By the fall of 2017, there is a need to improve the system of UI-tests. In general, the tests worked fine, but from time to time, some test “fell” for unknown reasons. More precisely, the reason usually was to find the control. In each case, one had to go through the tree of the interface card to a specific element and check its search criteria and other settings. Sometimes it helped to programmatically reset these settings before running the test. Considering the interface card that has grown to this moment (and in many respects redundant), as well as the presence of a “dead” code, this process required considerable effort.

    For some time, the task “waited for its hero” until, finally, it came to me.

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    I will not bore you with a description of the nuances. I can only say that the work was uncomplicated, but it required considerable perseverance and attention. It took me about two weeks to complete everything. I spent half of this time refactoring code and interface cards. In the remaining time, I was engaged in stabilizing test execution, which basically came down to more fine-tuning of the search criteria for visual elements (editing the interface card), as well as some code optimization.

    As a result, it was possible to reduce the amount of test methods code by about 30%, and the number of controls in the interface map tree was halved. But most importantly, UI tests began to show more stable performance and require less attention. And falls have become more frequent because of changes in the functionality of the analyzer or when inconsistencies (errors) are detected. Actually, for these purposes, and need a system of UI-tests.

    Thus, at present, the system of automatic tests of the PVS-Studio interface has the following basic characteristics:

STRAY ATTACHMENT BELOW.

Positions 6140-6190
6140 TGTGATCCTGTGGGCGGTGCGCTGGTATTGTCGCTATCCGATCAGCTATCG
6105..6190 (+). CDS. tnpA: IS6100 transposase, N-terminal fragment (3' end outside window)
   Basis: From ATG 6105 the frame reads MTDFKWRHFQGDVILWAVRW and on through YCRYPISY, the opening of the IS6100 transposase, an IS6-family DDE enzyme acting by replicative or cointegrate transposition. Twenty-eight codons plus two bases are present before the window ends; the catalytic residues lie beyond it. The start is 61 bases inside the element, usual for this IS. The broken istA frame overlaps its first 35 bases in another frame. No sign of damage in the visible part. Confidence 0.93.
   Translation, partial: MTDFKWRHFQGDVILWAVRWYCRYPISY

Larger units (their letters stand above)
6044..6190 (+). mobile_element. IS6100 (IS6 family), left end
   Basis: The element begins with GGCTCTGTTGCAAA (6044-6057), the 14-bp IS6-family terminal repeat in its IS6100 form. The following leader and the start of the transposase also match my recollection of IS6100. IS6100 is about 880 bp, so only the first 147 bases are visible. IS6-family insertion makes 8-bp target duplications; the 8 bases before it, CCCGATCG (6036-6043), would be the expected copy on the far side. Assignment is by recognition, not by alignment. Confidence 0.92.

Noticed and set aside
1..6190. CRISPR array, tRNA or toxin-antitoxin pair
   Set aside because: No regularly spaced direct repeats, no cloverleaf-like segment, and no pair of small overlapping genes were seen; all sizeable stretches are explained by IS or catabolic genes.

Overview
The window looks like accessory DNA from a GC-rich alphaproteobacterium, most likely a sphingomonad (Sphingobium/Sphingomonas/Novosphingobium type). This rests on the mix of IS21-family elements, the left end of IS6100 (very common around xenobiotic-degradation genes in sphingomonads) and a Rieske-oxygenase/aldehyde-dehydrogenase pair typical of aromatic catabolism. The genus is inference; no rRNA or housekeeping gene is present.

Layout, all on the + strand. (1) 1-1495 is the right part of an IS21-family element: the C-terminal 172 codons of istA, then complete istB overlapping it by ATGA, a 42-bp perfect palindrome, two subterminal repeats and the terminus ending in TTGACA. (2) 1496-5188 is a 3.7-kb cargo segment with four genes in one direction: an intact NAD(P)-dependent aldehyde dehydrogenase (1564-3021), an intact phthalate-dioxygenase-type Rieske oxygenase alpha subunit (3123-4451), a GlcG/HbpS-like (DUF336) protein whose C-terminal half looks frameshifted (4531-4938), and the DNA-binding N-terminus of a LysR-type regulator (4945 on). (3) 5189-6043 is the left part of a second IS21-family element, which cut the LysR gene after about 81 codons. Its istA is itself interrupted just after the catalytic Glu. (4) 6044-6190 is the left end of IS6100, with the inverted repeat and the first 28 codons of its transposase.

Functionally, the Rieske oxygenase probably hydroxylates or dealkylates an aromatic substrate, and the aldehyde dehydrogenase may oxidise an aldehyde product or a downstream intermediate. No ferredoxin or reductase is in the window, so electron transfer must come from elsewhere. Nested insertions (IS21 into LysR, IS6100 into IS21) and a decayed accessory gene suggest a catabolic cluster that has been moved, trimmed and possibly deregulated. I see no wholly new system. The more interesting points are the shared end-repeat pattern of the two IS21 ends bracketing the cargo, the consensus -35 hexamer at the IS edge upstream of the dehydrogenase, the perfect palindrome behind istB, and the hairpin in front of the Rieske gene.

• Visual Studio Coded UI Test
    • 45 scenarios
    • 4,095 lines of test method code
    • 19,889 lines of auto-generated code (excluding the size of the UI Map settings storage xml file)
    • 1 hour 34 minutes of execution (average value of the results of the last 30 launches)
    • Work on a dedicated server (run utility MSTest.exe)
    • Work Monitoring and Review Report (Jenkins)


    In conclusion, I want to give a list of criteria for the success of automated GUI tests, which is based on an analysis of our experience with this technology (some of the criteria are applicable to other testing technologies, for example, Unit tests).

    Appropriate toolkit . Choose the environment for creating and executing CUIT in accordance with the features of your application, as well as the test environment. Not always there is a sense in paid solutions, but usually they help to solve the problem very effectively.

    High-quality infrastructure setting . Do not save when developing an interface card. Simplify the framework when searching for items by carefully describing all their properties and specifying intelligent search criteria. Pay attention to the possibilities of further modification.

    Minimization of manual labor. Where possible, be sure to use automatic code generation and sequence recording tools. So you significantly speed up development and minimize the likelihood of errors (it is not always easy to find the reason for the fall of the UI test, especially if the error was made in the code for working with the framework).

    Simple and independent intellectual tests . The easier your tests are, the better. Try to do a separate test to check a particular control or simulated situation. Also ensure the independence of the tests from each other. The fall of one of the tests should not affect the whole process.

    Clear names. Use prefixes in the names of tests of the same type. Many environments allow you to run tests with filtering by name. Also use test grouping whenever possible.

    Isolated runtime . Ensure that tests are performed on a dedicated server with minimal external influences. Disconnect all external user input devices, provide the necessary screen resolution for your application, or use a hardware “stub” that simulates connecting a high-resolution monitor. Make sure that no other applications are running during the test run, for example interacting with the desktop and displaying messages. It is also necessary to plan the launch time and take into account the maximum duration of the tests.

    Analysis of the reports issued. Provide a simple and intuitive form of reporting on the work done. Use continuous integration systems to dispatch tests, as well as to quickly receive and analyze test results.

    If you want to share this article with an English-speaking audience, then please use the link to the translation: Sergey Khrenov. Visual Studio Coded UI Tests: